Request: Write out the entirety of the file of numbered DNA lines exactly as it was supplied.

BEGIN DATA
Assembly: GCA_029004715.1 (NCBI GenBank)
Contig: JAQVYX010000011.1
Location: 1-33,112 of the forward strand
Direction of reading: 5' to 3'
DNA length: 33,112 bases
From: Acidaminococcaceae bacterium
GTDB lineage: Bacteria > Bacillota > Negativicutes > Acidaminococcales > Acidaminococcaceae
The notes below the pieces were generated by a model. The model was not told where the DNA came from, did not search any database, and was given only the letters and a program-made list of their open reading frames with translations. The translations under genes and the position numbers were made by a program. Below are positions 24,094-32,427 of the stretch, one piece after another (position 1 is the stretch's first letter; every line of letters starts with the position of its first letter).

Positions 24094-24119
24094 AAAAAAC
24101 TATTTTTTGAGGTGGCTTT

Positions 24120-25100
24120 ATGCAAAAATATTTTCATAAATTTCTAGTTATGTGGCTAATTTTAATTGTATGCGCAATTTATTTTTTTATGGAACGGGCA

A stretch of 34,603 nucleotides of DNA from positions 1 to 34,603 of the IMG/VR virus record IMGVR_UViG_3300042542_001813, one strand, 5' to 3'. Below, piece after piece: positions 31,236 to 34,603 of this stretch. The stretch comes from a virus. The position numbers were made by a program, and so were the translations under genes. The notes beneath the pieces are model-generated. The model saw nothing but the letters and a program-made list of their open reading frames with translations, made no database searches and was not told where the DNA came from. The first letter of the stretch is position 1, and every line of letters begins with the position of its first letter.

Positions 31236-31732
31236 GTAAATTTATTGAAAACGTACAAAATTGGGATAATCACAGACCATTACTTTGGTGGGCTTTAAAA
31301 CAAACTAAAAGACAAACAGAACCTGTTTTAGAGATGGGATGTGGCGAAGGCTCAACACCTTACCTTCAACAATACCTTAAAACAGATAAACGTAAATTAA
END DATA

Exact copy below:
Assembly: GCA_029004715.1 (NCBI GenBank)
Contig: JAQVYX010000011.1
Location: 1-33,112 of the forward strand
Direction of reading: 5' to 3'
DNA length: 33,112 bases
From: Acidaminococcaceae bacterium
GTDB lineage: Bacteria > Bacillota > Negativicutes > Acidaminococcales > Acidaminococcaceae
The notes below the pieces were generated by a model. The model was not told where the DNA came from, did not search any database, and was given only the letters and a program-made list of their open reading frames with translations. The translations under genes and the position numbers were made by a program. Below are positions 24,094-32,427 of the stretch, one piece after another (position 1 is the stretch's first letter; every line of letters starts with the position of its first letter).

Positions 24094-24119
24094 AAAAAAC
24101 TATTTTTTGAGGTGGCTTT

Positions 24120-25100
24120 ATGCAAAAATATTTTCATAAATTTCTAGTTATGTGGCTAATTTTAATTGTATGCGCAATTTATTTTTTTATGGAACGGGCA

A stretch of 34,603 nucleotides of DNA from positions 1 to 34,603 of the IMG/VR virus record IMGVR_UViG_3300042542_001813, one strand, 5' to 3'. Below, piece after piece: positions 31,236 to 34,603 of this stretch. The stretch comes from a virus. The position numbers were made by a program, and so were the translations under genes. The notes beneath the pieces are model-generated. The model saw nothing but the letters and a program-made list of their open reading frames with translations, made no database searches and was not told where the DNA came from. The first letter of the stretch is position 1, and every line of letters begins with the position of its first letter.

Positions 31236-31732
31236 GTAAATTTATTGAAAACGTACAAAATTGGGATAATCACAGACCATTACTTTGGTGGGCTTTAAAA
31301 CAAACTAAAAGACAAACAGAACCTGTTTTAGAGATGGGATGTGGCGAAGGCTCAACACCTTACCTTCAACAATACCTTAAAACAGATAAACGTAAATTAA